Saturday, March 04, 2006

Playing both sides

While the monthly market stats continue to deteriorate in MA, they are inevitably accompanied by reassuring words like "normalizing" or "soft-landing". These words are surely aimed at buyers hesitant to commit to a housing purchase at what may be a significant market peak. But the market doesn't function, and realtors don't get paid, if sales don't happen. So what are sellers hearing from realtors? In the latest release of "Bay State Realtor" available at the MAR website, you can get a glimpse. Some highlights:

Pricing in Massachusetts has enjoyed an explosive decade-plus run. The result is not only vastly higher prices, but high expectations embedded in sellers. Having been conditioned by a market that virtually guaranteed unimaginable appreciation, many sellers are reluctant, at best, and unwilling, at worst, to accept this inevitable shift in buyer behavior.

How should Realtors confront the daily challenge of persuasively managing clients with pricing demands not in step with the market?

Unrealistic Expectations
“Their expectations aren’t unrealistic,” says Chuck Lemire, regional director for RE/MAX of New England in Natick, about sellers’ pricing. “They’re just based on the information they have at the time.”


“The agents are having a really rough time with them,” says Margie R. Richard, vice president and broker/owner of RE/MAX First Choice Real Estate based in Northborough, about sellers with high price points. Agents are under pressure both from sellers to maintain high prices and the competition from other Realtors to acquire listings, according to Richard.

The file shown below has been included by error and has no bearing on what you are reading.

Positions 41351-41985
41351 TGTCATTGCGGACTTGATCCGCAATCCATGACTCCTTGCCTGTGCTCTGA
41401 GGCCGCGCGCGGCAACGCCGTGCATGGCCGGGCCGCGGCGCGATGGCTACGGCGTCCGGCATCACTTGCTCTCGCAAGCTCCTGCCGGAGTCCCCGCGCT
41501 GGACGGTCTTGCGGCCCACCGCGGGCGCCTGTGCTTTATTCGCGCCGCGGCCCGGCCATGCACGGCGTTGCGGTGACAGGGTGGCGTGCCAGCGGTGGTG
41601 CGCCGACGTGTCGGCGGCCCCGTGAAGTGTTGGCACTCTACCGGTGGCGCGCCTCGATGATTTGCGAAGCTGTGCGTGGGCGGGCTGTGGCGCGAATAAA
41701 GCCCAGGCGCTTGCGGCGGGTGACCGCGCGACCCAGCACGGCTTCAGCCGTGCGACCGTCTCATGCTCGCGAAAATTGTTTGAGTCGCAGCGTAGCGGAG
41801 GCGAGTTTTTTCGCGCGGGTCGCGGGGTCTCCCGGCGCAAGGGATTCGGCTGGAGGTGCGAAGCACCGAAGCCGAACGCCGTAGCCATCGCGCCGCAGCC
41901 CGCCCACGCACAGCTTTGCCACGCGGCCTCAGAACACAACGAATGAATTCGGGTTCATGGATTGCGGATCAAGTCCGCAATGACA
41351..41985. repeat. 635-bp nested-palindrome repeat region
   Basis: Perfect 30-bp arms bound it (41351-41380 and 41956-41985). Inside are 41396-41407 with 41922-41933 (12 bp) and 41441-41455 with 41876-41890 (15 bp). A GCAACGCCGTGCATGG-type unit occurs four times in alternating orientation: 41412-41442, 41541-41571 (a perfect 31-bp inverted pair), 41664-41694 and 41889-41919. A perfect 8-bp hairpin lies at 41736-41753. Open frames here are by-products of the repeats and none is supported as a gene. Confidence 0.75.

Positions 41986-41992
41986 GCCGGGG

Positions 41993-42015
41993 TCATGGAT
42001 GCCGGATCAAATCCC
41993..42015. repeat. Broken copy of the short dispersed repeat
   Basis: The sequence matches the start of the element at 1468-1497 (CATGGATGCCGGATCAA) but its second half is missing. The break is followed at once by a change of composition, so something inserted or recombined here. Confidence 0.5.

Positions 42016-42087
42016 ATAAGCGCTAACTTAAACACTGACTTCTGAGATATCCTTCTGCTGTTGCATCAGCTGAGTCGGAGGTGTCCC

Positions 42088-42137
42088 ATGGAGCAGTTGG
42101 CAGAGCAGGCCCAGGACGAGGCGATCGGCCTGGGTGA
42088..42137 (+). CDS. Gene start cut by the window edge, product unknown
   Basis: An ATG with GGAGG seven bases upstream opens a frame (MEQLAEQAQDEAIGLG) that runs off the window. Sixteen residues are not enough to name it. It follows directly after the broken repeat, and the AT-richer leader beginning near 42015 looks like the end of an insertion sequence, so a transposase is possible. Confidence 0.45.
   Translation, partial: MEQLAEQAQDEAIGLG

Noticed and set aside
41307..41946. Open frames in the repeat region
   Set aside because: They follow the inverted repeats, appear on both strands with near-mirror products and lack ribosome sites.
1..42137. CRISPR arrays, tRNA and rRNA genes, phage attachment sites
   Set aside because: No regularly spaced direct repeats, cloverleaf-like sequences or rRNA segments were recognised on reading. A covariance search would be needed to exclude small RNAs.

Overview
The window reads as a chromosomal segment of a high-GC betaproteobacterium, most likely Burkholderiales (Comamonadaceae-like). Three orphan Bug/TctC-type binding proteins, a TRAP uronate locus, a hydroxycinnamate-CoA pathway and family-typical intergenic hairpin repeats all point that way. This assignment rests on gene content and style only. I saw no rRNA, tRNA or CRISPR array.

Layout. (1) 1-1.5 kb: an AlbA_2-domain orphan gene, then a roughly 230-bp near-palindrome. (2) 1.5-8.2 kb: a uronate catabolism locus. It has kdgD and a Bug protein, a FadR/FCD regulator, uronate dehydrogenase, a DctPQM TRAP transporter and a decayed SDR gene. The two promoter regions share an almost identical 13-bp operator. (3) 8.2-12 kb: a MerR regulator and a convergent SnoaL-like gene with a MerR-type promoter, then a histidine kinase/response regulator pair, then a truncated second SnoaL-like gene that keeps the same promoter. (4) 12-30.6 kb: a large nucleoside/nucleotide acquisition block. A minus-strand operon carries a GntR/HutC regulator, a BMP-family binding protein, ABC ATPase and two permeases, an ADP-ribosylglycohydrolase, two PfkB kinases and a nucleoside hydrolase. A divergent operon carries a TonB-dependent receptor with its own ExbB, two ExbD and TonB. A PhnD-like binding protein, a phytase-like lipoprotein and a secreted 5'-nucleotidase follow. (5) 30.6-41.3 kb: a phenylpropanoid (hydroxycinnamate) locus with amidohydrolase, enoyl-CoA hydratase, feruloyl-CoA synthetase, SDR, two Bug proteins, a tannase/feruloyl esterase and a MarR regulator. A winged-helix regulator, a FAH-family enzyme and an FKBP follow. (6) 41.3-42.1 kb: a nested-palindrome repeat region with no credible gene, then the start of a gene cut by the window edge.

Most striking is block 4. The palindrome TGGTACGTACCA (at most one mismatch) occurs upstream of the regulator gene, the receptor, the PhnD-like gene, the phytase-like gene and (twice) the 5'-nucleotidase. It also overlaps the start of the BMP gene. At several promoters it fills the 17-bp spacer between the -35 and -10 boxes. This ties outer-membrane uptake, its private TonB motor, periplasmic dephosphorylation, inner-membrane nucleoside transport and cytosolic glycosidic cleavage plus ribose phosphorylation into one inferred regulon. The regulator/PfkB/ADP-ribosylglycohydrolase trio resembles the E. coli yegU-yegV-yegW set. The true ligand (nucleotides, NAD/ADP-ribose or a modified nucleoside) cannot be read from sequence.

The Price Factor
For clients thinking about pulling properties and waiting for the spring market, Montalto advises against it. She cites increasing inventory and rising interest rates as factors that will make those sales even more difficult.

Jack Attridge, sales associate with Carlson GMAC Real Estate in Marblehead also suggests using nearby over-priced homes that have lingered on the market as ominous examples to a client. He includes a warning to sellers that initial high pricing can eventual end up with lower offer prices than correct pricing would originally attract.


No mention of "soft-landing" and "normalization" here, just a hard-nosed and realistic survey of a changing marketplace.

2 comments:

Boston-Real-Estate-Watch said...

Well that was very interesting, looking forward to your nest posting.

Beacon Hill apartments

willydog66 said...

I tried to make a reasonable offer at a reasonably lower price to two different sellers, and they wouldn't even counter! Hello McFly, Hello? Everyone is waiting for the $pring market and the allure of top dollar. I'll sit on the sidelines thank you very much, and let the market speak.